Regional competitiveness and local economic development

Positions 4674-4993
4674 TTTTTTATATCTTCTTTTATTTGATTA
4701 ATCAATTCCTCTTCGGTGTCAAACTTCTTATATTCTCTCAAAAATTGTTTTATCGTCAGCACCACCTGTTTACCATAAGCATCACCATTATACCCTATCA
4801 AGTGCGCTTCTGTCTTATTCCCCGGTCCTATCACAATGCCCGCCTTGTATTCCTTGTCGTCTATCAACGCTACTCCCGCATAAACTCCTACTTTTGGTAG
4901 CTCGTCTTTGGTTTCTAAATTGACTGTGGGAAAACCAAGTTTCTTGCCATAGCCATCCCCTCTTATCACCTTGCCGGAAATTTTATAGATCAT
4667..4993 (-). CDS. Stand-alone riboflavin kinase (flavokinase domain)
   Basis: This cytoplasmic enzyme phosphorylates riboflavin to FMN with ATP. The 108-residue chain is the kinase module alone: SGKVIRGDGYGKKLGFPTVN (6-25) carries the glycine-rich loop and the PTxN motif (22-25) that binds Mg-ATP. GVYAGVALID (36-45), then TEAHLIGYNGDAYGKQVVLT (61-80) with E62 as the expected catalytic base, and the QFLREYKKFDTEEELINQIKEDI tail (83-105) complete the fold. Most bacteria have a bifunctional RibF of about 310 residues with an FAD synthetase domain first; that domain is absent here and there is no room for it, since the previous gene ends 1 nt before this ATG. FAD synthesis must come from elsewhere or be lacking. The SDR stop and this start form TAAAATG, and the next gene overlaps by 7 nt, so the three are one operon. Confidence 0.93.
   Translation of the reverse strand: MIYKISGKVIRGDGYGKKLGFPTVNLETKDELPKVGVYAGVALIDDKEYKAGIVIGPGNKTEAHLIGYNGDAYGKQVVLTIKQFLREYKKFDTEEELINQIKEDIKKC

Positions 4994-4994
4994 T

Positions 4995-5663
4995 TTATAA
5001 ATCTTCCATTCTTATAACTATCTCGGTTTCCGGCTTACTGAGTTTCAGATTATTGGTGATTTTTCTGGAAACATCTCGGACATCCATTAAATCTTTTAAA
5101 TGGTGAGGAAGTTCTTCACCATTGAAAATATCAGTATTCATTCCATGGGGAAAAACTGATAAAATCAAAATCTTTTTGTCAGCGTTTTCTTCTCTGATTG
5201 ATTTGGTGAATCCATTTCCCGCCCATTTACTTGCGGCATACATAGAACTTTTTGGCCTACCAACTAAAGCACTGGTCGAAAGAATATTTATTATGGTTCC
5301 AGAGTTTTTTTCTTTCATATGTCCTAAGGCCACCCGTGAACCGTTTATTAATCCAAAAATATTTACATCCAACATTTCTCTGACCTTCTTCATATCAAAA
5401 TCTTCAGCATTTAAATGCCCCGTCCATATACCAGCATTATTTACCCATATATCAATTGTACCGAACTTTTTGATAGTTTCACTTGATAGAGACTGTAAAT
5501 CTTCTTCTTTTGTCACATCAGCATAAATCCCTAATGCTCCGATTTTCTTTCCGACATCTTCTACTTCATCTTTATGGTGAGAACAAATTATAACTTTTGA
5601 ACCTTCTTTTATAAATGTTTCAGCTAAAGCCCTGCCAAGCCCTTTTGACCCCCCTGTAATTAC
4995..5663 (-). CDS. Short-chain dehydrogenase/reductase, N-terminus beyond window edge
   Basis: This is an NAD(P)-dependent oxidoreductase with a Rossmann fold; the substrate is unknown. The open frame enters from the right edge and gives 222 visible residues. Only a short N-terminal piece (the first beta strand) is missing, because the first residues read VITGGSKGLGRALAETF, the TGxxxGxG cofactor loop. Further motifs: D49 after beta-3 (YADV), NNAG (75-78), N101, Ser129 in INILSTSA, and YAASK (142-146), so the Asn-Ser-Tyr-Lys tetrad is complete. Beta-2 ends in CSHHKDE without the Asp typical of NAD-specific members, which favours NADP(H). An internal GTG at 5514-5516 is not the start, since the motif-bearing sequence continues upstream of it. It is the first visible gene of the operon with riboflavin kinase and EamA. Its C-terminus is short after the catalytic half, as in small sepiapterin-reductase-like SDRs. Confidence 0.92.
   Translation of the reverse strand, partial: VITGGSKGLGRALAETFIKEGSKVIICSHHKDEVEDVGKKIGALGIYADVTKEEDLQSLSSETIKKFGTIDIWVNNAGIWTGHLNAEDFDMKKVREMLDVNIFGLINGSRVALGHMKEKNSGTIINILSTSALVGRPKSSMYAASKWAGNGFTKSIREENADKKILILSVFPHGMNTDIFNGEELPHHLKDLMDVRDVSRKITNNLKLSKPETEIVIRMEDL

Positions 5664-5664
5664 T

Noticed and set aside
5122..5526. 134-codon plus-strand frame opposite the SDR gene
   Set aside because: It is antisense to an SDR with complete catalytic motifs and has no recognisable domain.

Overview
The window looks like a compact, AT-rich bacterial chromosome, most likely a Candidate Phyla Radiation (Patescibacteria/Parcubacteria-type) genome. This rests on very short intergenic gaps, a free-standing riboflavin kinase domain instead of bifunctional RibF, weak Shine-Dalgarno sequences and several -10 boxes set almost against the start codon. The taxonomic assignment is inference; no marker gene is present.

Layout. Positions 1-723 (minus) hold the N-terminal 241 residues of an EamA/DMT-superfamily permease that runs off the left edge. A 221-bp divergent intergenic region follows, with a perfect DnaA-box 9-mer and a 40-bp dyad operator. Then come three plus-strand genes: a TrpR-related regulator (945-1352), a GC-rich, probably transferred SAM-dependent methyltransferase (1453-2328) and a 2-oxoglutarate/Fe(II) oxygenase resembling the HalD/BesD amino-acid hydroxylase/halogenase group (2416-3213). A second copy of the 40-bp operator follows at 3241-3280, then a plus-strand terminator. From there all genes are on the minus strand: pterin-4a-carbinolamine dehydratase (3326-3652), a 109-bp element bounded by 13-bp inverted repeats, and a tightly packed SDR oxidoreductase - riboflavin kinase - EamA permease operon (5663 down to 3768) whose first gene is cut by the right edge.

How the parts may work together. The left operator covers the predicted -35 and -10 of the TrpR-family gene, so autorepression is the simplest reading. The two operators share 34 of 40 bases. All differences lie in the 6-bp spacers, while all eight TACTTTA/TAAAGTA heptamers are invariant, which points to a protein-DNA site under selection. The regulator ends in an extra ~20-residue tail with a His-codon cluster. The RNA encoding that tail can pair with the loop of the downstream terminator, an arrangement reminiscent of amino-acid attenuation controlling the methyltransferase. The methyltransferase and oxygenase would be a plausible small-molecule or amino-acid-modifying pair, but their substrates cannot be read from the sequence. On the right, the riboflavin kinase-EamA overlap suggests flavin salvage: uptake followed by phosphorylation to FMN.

Over any period of time some places enjoy higher levels of economic growth than others. An interpretation is that these differences in economic success refl ect how some places are more competitive than others. This may merely be taken to imply that that some regions have a disproportionate share of successful enterprises and that business success helps to maintain the supply of resources needed for business expansion such as labour and business service infrastructure. Contrary to this restricted interpretation the idea has grown that regional economies are more than an aggregation of individual enterprises; this implies that qualities of the region as a whole augment the resources of its component fi rms in a unique or at least distinctive way. In this sense it is possible to envisage that places compete with each other at the same time that individual enterprises are competing with one another. This extension of the application of competitiveness to places remains controversial but it has been used to strengthen the case for and the scope of local economic development action. Competitiveness is understandably a much sought after attribute but it remains an elusive concept, especially when applied to groups of people and organizations defi ned in territorial terms (Begg 2002).